July was record month for B.C. drug deaths

Every day in July, almost six people died from suspected illicit drug toxicity.

The Canadian Press 2 minute read September 29, 2021
drug deaths BC

A man takes a closer look at shoes hanging on the Burrard Street Bridge in Vancouver as part of awareness-raising art display, “Lost Soles: Gone Too Soon” with each pair of shoes represents a life lost to a drug overdose. (Richard Lam / PNG) Richard Lam / PNG

VICTORIA — A new report from British Columbia’s coroner says suspected illicit drug toxicity deaths in July were the second-highest ever recorded in a single month in the province.

The findings show deaths reached 184 in July, which tied with those in January 2021 and fell just behind June 2020 when 186 people died.

The report comes less than a month after chief coroner Lisa Lapointe said January to June was the deadliest ever for drug toxicity in B.C.

With data from July added, the report says the 1,204 suspected illicit drug toxicity deaths are the highest ever in the first seven months of a year — 28 per cent above the same period last year.

Lapointe says an average of almost six people died every day in July, with 72 per cent between the ages of 30 and 59, while men accounted for nearly 80 per cent of the total fatalities.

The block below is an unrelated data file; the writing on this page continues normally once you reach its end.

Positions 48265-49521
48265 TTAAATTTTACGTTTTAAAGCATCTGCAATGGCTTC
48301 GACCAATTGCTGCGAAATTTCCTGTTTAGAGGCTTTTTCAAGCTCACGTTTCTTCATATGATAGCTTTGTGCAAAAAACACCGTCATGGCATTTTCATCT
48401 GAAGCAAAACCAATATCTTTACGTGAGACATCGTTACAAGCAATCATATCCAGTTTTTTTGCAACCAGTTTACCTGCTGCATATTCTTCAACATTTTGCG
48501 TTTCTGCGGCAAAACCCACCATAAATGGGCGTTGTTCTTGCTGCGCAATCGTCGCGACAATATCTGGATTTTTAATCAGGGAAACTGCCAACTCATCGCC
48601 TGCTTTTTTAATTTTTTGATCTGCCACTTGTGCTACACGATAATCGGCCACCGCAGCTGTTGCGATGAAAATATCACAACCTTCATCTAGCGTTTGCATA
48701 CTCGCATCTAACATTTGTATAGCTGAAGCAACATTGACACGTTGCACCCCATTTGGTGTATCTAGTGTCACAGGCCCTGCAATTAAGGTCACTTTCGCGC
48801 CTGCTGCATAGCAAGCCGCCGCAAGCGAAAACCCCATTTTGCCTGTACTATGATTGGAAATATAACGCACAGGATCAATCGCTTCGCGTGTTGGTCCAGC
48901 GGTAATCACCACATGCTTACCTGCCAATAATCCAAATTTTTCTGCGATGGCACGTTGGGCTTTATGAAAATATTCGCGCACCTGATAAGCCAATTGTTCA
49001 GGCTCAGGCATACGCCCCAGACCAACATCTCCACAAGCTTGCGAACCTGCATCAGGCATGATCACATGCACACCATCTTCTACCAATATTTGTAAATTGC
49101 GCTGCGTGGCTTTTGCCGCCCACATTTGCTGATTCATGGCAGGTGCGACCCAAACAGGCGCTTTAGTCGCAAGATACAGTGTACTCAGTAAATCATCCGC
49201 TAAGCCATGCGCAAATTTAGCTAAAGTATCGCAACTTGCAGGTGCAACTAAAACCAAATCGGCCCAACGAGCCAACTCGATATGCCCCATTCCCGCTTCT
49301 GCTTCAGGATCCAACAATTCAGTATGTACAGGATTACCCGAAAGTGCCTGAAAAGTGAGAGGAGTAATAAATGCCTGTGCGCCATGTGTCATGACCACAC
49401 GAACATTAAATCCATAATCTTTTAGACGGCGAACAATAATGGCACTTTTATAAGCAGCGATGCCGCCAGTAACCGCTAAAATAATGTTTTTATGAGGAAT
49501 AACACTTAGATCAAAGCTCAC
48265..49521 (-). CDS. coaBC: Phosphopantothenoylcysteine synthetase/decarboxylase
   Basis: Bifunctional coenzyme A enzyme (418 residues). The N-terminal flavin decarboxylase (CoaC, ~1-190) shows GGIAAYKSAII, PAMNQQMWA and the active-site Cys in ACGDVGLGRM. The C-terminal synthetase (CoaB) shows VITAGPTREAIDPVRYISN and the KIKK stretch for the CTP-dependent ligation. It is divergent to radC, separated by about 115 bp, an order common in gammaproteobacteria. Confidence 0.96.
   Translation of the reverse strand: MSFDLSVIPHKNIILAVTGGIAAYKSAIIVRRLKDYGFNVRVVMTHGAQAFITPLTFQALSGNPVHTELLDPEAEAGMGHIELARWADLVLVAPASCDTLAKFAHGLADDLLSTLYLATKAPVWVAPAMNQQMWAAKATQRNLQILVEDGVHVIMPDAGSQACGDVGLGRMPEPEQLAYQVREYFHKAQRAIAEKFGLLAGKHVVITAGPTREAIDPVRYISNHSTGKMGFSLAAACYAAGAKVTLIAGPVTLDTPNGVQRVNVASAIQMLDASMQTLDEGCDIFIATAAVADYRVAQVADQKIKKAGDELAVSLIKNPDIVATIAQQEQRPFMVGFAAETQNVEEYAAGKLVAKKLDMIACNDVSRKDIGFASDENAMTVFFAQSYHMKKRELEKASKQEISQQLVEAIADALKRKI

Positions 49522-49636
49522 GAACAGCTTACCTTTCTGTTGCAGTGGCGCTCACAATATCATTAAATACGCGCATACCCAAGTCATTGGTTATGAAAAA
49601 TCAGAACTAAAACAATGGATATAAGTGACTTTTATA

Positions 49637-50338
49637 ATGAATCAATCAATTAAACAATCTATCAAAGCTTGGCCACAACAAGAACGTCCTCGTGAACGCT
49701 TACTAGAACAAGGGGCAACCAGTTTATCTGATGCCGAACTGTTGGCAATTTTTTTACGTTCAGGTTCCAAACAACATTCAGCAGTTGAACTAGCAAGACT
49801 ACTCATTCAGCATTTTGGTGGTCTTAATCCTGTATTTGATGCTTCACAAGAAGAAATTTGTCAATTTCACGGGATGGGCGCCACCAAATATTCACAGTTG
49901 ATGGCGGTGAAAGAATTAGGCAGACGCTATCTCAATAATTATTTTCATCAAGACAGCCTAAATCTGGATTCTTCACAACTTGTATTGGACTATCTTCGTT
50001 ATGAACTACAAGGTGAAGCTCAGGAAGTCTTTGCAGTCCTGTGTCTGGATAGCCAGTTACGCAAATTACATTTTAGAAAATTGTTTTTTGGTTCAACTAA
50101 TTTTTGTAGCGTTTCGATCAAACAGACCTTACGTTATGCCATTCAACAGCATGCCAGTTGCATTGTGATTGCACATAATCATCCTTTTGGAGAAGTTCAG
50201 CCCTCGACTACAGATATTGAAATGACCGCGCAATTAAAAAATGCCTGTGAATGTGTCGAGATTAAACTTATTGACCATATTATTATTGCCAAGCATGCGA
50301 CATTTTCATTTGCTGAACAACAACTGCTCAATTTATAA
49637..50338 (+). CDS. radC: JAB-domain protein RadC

Deaths involving fentanyl stayed at 86 per cent, unchanged from 2020, but the report says deaths linked to extreme fentanyl concentrations jumped to 13 per cent from eight per cent.

The ultrapowerful opioid carfentanil was detected in 113 deaths this year, compared with 65 over the same period last year.

When Lapointe released her last report in August, covering drug toxicity deaths over the first half of the year, she said it was “tremendously frustrating” to see the lack of significant progress in stemming fatalities.

The new report says Vancouver Coastal Health and Northern Health have the highest rates of drug toxicity deaths with 47 and 46 deaths respectively per 100,000 population, while the overall rate is 40 deaths per 100,000 residents.

Communities with the highest rates include Merritt, Powell River, Enderby, Peace River South, and Hope, says the report.

Most overdoses in 2021 have been indoors, in private homes, while data show 15 per cent have happened outside in vehicles, parks, sidewalks or streets.

No deaths have been reported at supervised consumption or drug overdose prevention sites, the report says.

This report by The Canadian Press was first published Sept. 29, 2021.